2nd International Conference On Family Planning Concludes in Senegal

The 2nd International Conference on Family Planning ended on Friday in Dakar, Senegal, Ghana Business News reports, noting that more than 2,200 people attended the conference to “shar[e] research, best practices, and progress on national strategies to deliver family planning services, with the ultimate goal being universal access to family planning.” The news service notes that UNFPA requested an “acceleration in funding for [family planning] activities to make decisive progress in achieving the Millennium Development Goal 5” (12/3). In related news, the Guardian examines family planning in Dakar, which was chosen to host the conference “because this is what one conference participant called ‘the wild, wild west of family planning,'” according to the newspaper (Boseley, 12/2).

December Issue Of WHO Bulletin Available Online

The December issue of the WHO Bulletin features an editorial on effective aid in complex settings; a public health round-up; an article on the “One World” approach to global health; a research paper on U.S. aid policy and induced abortion in sub-Saharan Africa; and a policy article on lay health worker attrition (December 2011).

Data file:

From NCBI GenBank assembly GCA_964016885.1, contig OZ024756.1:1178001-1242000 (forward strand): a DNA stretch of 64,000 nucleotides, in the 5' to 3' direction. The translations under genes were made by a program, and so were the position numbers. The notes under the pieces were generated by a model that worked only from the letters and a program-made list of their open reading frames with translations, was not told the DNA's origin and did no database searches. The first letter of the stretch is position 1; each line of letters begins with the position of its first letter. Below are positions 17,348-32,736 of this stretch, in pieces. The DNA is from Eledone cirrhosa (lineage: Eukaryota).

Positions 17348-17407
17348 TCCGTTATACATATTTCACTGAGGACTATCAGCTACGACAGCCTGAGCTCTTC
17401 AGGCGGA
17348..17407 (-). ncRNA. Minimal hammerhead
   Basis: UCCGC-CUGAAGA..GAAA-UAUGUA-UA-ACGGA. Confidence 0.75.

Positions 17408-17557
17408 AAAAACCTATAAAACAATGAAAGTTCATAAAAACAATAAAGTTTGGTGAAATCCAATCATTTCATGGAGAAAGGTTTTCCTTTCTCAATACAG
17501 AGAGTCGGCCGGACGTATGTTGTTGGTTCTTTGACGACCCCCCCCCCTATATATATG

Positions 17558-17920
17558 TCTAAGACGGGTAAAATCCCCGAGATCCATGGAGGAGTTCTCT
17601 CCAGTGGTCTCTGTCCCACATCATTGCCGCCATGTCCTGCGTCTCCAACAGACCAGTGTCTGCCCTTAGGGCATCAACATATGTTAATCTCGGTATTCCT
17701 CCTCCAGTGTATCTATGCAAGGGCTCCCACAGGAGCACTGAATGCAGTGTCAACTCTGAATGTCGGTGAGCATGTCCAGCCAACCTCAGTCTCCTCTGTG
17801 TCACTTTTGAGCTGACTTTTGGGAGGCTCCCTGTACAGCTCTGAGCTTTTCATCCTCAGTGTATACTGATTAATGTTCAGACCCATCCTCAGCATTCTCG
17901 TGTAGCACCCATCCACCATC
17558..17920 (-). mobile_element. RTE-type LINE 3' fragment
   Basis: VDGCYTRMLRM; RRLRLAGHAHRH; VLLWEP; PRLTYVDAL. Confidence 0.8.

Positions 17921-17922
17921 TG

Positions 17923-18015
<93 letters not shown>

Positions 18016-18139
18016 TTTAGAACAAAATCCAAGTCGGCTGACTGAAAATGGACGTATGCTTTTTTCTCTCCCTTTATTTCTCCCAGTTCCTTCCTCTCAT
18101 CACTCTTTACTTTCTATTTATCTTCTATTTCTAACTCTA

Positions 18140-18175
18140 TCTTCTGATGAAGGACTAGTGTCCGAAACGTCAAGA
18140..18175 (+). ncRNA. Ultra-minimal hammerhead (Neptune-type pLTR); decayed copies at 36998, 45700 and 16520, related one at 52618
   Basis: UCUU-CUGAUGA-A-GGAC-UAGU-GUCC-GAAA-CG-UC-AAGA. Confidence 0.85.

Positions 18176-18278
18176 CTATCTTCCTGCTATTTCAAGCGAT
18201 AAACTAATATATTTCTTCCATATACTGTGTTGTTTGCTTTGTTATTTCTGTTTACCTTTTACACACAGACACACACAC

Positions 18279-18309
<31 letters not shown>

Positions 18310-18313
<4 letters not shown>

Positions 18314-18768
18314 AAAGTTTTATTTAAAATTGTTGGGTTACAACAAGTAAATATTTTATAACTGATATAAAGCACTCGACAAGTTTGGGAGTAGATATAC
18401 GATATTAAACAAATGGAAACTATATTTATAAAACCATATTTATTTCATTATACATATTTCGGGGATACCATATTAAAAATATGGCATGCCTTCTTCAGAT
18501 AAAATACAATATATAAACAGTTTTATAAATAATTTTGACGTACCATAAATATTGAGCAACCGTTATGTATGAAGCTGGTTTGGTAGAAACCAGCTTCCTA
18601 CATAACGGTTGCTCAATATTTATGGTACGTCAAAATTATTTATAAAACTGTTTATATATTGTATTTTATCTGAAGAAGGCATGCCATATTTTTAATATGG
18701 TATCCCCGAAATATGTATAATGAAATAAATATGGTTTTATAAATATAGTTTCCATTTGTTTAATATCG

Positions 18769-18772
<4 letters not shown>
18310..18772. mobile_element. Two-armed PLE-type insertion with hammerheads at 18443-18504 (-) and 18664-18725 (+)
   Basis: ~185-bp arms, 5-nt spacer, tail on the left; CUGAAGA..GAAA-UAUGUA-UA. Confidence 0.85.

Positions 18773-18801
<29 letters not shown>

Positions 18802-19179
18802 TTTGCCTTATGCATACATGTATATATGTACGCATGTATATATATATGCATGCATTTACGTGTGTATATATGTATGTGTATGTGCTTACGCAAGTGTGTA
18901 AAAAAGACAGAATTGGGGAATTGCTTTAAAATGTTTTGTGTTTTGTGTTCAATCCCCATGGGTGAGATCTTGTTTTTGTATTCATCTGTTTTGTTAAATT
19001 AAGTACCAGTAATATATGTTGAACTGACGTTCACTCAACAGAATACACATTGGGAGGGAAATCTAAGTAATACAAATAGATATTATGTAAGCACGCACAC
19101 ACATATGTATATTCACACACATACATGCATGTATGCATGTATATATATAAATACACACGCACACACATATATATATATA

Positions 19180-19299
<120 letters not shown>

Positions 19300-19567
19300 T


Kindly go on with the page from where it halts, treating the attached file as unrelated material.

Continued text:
‘Simple Solutions’ Available To Improve Family Health

“Although advances in vaccines, nutrition and family health have dramatically reduced the number of child deaths in the past 50 years, nearly eight million children younger than five still die every year,” Melinda Gates, co-chair of the Bill & Melinda Gates Foundation, writes in this CNN opinion piece. She adds, “To me, this number is unacceptable, because most of these deaths could be avoided” by providing antibiotics, sterile medical supplies, or education on breastfeeding, as well by improving access to nutrient-rich foods and effective contraceptives.

Thousands Gather In Senegal For Second International Conference On Family Planning

“Thousands gathered in Senegal [Tuesday] for the opening of the second International Conference on Family Planning (ICFP), the largest meeting of its kind, which will run until December 2, 2011,” the Foreign Policy Association blog reports (Clifford, 11/29). The meeting “will aim to push forward an agenda for broad family planning access and support around the world,” according to the Accra Mail (11/29). “The historic four-day conference features more than 140 plenaries, sessions and panels that will share latest research, proven strategies, and lessons learned in addressing the massive need for contraception worldwide,” the Foreign Policy Association blog writes, adding, “Participants will seek to galvanize greater political and financial support, hold governments accountable for their commitments, and champion contraceptive innovation and access” (11/29).